Automotive Blog

Flying high - not just Rudolph!

ICDPSLEIGH

We have recently seen a number of press announcements about the research and development ongoing in the area of, for want of a better term, ‘flying cars’, some of it involving major names from the automotive and aerospace industries.  Whether it is taking drone technology and adding passenger- or payload-carrying capability, or taking cars and adding the ability to fly, both approaches are increasingly mentioned in the same breath as ‘autonomy’ and ‘robot taxis’ as being part of our future transport mix, ready to whisk us over the jams and safely to our destination.  But, a time of year when we are all preparing to look skywards in the hope of glimpsing a certain gravity-defying parcel-delivery vessel, is what we are being told about ‘flying cars’ even vaguely realistic?


Firstly, we need to remember that, unlike (current) road space, air space is, and will need to remain, a managed environment.  Maintaining separation of independently controlled flying cars (whether autonomous or not), parcel-delivery drones and other conventional aircraft, plus aerial pedestrians (otherwise known as birds of all shapes, sizes, and speeds) would be a massive undertaking.  Air traffic today is managed by one to one communication between each aircraft and the ground-based controller.  It is still a manual process with aids limited to proximity warning rather than executing any avoiding action.  Even partial automation of this process would be dependent on a big step forwards in the ‘internet of things’ where all flying objects were interconnected and could ‘agree’, instantaneously, mutually compatible avoiding action.  In a busy environment, this would require the projection of the flightpaths of multiple objects in order to ensure that there was not an unacceptable knock-on effect from one action.


Secondly, what happens when things go wrong?  An accident involving ground-based autonomous vehicles will typically involve a few people in the vehicles directly affected, plus potentially some pedestrians.  This is more likely to result in injuries rather than fatalities.  An aerial accident will almost always result in fatalities, not only of all passengers on board, but also of any people unfortunate enough to be underneath the falling debris.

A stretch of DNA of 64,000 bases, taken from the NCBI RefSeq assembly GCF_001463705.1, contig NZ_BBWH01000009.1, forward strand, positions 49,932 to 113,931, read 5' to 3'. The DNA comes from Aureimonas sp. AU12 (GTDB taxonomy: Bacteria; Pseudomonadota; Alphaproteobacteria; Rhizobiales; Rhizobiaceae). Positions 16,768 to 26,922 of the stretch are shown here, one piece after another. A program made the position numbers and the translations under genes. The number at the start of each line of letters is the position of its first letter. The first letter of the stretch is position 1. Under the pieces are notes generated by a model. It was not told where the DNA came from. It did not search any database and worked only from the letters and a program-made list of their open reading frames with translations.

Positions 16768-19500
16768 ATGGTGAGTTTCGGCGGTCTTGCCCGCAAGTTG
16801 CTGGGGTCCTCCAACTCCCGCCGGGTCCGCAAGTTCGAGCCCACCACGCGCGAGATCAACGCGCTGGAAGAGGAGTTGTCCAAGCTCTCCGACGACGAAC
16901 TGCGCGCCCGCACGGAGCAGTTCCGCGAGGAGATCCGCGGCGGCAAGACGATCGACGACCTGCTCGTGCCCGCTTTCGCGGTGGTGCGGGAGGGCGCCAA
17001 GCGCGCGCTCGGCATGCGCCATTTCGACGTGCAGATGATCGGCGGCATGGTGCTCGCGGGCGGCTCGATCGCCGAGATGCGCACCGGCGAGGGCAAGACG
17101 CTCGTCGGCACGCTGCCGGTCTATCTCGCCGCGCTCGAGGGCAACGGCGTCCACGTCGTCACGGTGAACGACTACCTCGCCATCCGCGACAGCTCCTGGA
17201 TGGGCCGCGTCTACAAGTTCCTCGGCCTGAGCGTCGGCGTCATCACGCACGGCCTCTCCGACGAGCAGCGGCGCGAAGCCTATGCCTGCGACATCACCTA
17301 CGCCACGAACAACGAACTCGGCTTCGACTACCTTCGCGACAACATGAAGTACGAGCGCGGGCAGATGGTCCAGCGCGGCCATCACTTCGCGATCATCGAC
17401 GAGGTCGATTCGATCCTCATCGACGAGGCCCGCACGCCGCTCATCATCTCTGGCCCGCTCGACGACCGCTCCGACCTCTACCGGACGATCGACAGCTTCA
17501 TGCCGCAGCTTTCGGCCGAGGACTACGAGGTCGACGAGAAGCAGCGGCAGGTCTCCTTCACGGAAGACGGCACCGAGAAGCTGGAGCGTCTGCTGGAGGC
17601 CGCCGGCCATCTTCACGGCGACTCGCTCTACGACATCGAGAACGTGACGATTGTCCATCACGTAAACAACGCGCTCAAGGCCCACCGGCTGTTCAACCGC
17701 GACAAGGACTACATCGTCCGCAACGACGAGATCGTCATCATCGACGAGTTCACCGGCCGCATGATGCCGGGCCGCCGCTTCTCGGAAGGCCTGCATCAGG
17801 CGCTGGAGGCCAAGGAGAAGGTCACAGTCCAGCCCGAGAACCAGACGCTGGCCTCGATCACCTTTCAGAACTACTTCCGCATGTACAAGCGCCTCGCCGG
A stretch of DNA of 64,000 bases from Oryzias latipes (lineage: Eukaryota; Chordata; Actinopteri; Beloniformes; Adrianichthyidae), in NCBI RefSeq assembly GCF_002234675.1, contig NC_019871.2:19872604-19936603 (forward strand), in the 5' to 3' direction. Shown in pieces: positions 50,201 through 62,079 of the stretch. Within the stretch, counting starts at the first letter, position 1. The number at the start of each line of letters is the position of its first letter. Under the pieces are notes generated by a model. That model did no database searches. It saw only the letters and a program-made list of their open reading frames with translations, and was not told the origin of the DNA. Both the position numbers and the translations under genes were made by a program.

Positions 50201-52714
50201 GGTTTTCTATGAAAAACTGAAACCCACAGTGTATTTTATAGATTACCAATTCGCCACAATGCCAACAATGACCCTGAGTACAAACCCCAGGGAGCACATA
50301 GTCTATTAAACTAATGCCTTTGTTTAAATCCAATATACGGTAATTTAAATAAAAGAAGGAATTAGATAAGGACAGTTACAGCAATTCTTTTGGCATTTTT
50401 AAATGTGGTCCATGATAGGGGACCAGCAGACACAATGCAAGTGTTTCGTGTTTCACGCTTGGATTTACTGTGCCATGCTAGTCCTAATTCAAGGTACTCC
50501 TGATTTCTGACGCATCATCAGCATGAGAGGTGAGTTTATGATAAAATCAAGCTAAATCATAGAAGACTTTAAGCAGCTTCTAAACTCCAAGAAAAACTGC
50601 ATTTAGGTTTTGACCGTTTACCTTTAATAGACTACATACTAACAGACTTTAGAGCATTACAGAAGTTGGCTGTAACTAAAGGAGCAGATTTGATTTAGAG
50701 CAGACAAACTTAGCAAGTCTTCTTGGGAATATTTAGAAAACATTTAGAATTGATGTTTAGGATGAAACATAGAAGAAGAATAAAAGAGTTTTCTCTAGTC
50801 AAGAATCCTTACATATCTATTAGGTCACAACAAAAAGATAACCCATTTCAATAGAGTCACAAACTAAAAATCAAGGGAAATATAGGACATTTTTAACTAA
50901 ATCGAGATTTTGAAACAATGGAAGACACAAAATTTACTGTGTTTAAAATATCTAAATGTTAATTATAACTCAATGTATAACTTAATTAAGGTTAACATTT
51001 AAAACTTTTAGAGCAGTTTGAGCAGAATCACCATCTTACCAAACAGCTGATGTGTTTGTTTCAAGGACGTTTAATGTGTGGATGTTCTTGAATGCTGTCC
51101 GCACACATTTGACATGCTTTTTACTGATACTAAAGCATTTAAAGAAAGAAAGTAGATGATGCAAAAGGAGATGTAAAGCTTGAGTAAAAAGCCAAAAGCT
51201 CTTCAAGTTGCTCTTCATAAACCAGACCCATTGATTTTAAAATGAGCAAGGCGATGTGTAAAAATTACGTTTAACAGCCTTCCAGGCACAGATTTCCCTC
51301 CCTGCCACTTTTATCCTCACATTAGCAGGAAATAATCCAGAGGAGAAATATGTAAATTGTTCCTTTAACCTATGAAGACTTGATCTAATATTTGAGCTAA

Thirdly, whilst social acceptance of the risk of accidents would be unlikely to come easily, the same is true of the regular environmental impact of filling our lower skies with ‘flying cars’.  Aircraft noise travels a considerable distance, and as all concepts shown to date are rotorcraft in order to allow vertical take-off operations, this means that rotor noise dominates.  In order to achieve lift, the advancing blade reaches close to supersonic speed, and this creates a lot of noise.  Putting the rotor in a duct helps, but in order to avoid issues with yaw control and provide redundancy, all the concepts that have been shown so far use multiple ducted fans, so have multiple noise sources (albeit each one would be individually quieter).  Today, road noise blights the lives of those who live near roads, but would we really want to add to this with continuous airborne noise spreading over a wide area?  Because it is not as if the roads would suddenly fall silent ...


Finally, the concepts we have seen appear to assume electric motors as the drive source.  The batteries are made from ‘unobtainium’, a material we look forward to seeing; either that, or all flights would be just a few minutes long followed by several hours of recharging?  As a comparison, a battery pack on a Tesla currently weighs 600kg, and gives a range of around 3-4 hours drive time carrying up to 5 passengers at say 400kg total plus luggage, plus the weight of the vehicle itself.  A typical current helicopter offering a similar journey range and payload has a maximum take-off weight of 1500kg, within which the energy source to offer that range weighs a maximum of 360kg, reducing towards zero (therefore reducing the energy requirement to propel the vehicle) as you travel.  The Tesla battery still weighs 600kg when flat.  Is this the reason why, in the announcements we have seen, details of the energy sources to be used are pretty sketchy at best …


So, just a few small challenges to overcome then – a huge development of the internet of things, a battery technology breakthrough, and complete consensus on what role such ‘vehicles’ should play.  Alternatively, we could look to hitch up some reindeer, but for the next few weeks at least, they are going to be otherwise engaged …

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